Albany and Susquehanna Railroad

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Albany and Susquehanna Railroad
Locale New York
Dates of operation 1851 – 1870
Track gauge ft 8½ in (1435 mm) (standard gauge)
Headquarters

The Albany and Susquehanna Railroad was a railroad running from Albany to Binghamton, operating 1851 to 1870

History

Construction began on April 19, 1851 from Albany to Schoharie Junction, New York, a distance of 35 miles (56 km). This phase was completed in 1863. The railroad was extended to Binghamton in 1869, increasing the railroad's total mileage to 143 miles (230 km).

J. P. Morgan

In 1869, the railroad, now running between Albany and Binghamton, was at the centre of a bitter struggle. Although only a relatively small road, it connected with four larger ones heading south to the Pennsylvania coal mines; one of these roads was the Erie, owned by Jay Gould. When completed in 1868, Gould realised its potential for access to both the New England markets and Pennsylvania's coal, and wanted to add the A&S line to the Erie.

In the summer of 1869, Jay Gould and Jim Fisk began to buy up shares in A&S, aiming to accumulate a controlling interest and install their own people to the board and take over. The A&S president at the time, Joseph H. Ramsey, reacted to Gould and Fisk by issuing thousands of shares that had been sitting on the company's books to his supporters; Ramsey then had the books spirited from his office and buried in the Albany Cemetery. Gould and Fisk, incensed by his actions, had him suspended as president of the A&S by a judge they controlled on the New York State Supreme Court, George G. Barnard. Ramsey responded and applied to Albany judge Rufus W. Peckham, both sides trying to force the A&S into the control of a partisan recipient. Peckham succeeded, getting his order in first by a matter of minutes.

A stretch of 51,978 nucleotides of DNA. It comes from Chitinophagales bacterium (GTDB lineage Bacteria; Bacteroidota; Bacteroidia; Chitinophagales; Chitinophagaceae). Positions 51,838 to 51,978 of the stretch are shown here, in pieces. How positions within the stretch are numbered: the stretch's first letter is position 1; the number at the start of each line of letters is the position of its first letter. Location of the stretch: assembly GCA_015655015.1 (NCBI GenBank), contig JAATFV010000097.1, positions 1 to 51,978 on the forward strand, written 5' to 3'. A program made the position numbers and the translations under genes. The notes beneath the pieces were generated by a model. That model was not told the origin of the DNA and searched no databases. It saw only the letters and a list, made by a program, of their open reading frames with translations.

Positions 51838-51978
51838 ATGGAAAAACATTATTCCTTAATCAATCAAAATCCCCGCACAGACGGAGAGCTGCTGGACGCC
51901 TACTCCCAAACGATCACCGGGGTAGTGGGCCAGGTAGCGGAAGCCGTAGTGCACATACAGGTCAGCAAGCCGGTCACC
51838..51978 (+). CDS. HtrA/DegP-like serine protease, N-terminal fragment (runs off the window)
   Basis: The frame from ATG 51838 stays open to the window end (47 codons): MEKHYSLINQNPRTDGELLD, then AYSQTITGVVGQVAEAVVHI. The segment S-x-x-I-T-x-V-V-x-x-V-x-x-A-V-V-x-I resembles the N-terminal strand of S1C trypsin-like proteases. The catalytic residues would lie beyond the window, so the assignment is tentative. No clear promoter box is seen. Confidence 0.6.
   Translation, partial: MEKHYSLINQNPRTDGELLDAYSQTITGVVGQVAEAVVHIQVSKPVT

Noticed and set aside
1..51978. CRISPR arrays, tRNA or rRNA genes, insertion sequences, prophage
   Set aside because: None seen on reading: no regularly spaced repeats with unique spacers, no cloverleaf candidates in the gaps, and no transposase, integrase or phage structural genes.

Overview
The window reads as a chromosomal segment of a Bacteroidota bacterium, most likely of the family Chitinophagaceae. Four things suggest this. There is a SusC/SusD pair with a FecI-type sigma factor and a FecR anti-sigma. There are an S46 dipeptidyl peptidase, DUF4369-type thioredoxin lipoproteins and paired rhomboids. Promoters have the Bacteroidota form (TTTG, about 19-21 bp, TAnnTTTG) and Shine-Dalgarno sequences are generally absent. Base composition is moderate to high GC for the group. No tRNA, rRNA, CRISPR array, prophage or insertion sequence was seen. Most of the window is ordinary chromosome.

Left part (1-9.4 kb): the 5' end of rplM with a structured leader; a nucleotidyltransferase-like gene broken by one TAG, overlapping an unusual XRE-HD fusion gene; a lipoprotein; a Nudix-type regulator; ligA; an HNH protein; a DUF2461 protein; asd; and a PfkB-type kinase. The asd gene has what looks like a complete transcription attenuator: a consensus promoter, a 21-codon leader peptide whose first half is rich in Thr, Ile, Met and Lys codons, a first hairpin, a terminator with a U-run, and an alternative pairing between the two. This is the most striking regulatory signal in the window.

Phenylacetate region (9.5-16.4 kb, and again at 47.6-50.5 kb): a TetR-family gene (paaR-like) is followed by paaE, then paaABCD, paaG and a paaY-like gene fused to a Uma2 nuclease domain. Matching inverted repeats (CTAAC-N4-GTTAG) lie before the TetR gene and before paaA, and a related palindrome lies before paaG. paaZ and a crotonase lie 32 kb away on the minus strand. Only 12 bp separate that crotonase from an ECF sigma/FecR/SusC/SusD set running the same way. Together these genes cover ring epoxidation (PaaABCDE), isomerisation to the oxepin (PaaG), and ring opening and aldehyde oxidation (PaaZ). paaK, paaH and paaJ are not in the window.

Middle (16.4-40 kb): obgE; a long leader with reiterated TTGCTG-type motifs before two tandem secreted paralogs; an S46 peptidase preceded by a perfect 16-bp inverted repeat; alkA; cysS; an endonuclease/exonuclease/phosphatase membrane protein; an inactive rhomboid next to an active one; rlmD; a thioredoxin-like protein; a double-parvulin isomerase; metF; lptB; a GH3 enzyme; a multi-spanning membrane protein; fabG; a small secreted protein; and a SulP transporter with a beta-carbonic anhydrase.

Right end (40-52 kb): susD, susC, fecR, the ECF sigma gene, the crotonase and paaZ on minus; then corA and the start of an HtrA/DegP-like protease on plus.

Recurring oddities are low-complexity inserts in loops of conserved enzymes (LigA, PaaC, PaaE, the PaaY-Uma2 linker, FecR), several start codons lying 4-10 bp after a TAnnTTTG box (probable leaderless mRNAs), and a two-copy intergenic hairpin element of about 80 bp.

Subsequently, Fisk stormed the office of the A&S in Albany with hired thugs; he was then taken to a police station by an A&S employee masquerading as a policeman. As soon as he was free from jail, Fisk returned to the A&S headquarters with a restraining order signed by Judge Barnard and a new set of thugs. They took over the A&S station at Binghamton, stealing a train, and set off down the line to Albany, seizing stations as they went; A&S men flipped a switch to derail the cars. Fisk and his recruits met their adversaries, the men of the A&S, in a tunnel near Harpursville, proceeding to attack each other with all manner of weapons until the governor ordered state militia to take charge of the road.

Morgan, who had arranged a $500,000 mortgage for the road and been appointed a trustee, arrived in New York on 1 September and was recruited by Ramsey’s supporters. In the name of Dabney, Morgan he bought six hundred shares of A&S and made contact with all the shareholders loyal to Ramsey, ensuring that they or their proxies would be present at the annual meeting held in Albany on 7 September. Personally supervising the voting, Morgan was elected a vice-president and director of the road. Gould and Fisk counteracted by voting in their own men in separate elections. The case reached the New York State Supreme Court which ruled in favour of the Ramsey group’s elections. Morgan subsequently leased the A&S to the Delaware & Hudson Canal Company on 24 February 1870 for ninety nine years, taking the company out of play.

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